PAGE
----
INSECT HERBIVORES ASSOCIATED WITH SPECIES OF SOLANUM (SOLANACEAE) IN NORTHEASTERN ARGENTINA AND SOUTHEASTERN PARAGUAY, WITH REFERENCE TO BIOLOGICAL CONTROL OF WEEDS IN SOUTH AFRICA AND THE UNITED STATES OF AMERICA

  • T. Olckers
  • J. C. Medal
  • D. E. Gandolfo

Abstract

Solanum mauritianum Scopoli and Solanum sisymbriifolium Lamarck are major exotic weeds in South Africa, while Solanum viarum Dunal is similarly problematic in the United States of America. All three species are native to northeastern Argentina and southeastern Paraguay, where they were surveyed for natural enemies in February 1998. Insect agents for Solanum weeds have a tendency to extend their host ranges to include non-target Solanum species, in particular cultivated eggplant (S. melongena L.), during laboratory trials, making it difficult to promote their release. To facilitate the interpretation of such results, other native and cultivated Solanum species that grew in close proximity to the target species were also surveyed to give an indication of the insects’ field host ranges. During the survey period, 19 insect herbivore species were recorded on S. mauritianum, while 8 species were recorded on each of S. sisymbriifolium and S. viarum. Based on the insects’ occurrence, abundance and damage to their target weeds, and their absence on other non-target Solanum species, several natural enemies that warrant further investigation were identified. These include 5 species associated with S. mauritianum and 2 species associated with each of S. sisymbriifolium and S. viarum. With rare exceptions, these insects were normally associated with a single host species and none attacked cultivated eggplant.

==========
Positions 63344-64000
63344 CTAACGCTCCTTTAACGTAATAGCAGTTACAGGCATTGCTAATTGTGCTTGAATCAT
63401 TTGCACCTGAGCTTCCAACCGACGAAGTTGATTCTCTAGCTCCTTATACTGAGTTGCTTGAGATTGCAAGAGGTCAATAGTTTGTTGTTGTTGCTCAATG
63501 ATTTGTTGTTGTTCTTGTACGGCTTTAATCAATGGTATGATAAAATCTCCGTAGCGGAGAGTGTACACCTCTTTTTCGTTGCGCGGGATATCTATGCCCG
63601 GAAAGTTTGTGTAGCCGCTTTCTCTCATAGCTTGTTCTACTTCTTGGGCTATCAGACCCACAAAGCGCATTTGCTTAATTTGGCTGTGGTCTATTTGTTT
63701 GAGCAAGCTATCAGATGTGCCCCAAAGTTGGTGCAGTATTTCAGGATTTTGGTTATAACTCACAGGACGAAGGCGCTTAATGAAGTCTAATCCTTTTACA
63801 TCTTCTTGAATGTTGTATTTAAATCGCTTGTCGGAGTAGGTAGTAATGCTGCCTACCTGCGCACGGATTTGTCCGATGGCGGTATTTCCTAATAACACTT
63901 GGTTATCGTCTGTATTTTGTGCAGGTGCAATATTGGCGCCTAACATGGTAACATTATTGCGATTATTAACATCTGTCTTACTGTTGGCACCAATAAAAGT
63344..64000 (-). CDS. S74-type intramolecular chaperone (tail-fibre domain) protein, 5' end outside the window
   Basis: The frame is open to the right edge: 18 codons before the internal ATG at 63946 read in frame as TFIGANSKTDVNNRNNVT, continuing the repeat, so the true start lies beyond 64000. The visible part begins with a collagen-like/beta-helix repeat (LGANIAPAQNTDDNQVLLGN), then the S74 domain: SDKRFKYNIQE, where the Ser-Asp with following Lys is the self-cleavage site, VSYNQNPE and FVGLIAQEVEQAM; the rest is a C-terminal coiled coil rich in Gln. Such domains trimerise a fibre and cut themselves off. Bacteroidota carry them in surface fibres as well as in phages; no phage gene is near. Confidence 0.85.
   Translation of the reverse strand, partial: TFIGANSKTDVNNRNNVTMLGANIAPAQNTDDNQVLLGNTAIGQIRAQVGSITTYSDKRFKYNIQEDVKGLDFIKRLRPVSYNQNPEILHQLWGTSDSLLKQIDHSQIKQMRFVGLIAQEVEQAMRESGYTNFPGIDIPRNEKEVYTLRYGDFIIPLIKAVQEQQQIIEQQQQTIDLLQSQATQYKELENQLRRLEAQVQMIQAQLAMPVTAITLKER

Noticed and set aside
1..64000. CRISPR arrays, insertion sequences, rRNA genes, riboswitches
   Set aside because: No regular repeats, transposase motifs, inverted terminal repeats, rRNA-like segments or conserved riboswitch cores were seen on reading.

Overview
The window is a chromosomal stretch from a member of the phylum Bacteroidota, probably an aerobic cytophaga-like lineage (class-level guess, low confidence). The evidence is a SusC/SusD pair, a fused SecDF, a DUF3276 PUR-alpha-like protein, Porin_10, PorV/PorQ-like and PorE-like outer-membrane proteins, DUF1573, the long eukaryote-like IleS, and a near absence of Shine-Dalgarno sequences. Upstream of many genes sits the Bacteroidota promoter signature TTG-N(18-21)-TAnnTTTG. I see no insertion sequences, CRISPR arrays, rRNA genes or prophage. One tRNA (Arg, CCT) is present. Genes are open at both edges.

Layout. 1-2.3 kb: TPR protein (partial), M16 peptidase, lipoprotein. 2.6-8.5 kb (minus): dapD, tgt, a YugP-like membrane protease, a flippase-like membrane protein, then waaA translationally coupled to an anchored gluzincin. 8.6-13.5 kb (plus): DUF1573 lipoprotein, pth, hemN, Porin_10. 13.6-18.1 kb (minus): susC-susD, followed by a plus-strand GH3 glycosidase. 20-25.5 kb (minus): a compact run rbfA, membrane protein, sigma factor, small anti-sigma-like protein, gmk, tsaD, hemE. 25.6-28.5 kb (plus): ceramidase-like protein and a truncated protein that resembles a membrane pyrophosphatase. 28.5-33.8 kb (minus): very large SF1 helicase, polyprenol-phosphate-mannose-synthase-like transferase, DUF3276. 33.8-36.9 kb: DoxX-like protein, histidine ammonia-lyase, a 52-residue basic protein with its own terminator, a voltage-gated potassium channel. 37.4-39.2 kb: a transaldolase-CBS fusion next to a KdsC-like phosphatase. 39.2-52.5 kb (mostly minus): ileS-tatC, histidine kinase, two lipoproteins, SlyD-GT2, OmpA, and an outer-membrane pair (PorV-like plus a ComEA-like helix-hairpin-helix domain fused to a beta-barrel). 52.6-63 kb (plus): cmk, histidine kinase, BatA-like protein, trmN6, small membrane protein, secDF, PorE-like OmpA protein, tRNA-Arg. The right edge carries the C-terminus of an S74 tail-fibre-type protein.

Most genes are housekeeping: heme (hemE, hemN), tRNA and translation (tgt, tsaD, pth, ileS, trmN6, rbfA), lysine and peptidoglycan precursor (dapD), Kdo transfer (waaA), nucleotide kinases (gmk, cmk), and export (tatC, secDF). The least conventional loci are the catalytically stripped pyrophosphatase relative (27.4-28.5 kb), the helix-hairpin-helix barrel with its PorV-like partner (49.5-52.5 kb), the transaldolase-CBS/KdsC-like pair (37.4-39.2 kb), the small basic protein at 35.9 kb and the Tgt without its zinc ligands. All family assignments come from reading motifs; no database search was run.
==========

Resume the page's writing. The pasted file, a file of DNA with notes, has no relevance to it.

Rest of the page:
View this article in BioOne
Published
2002-03-01
Section
Literature Review Articles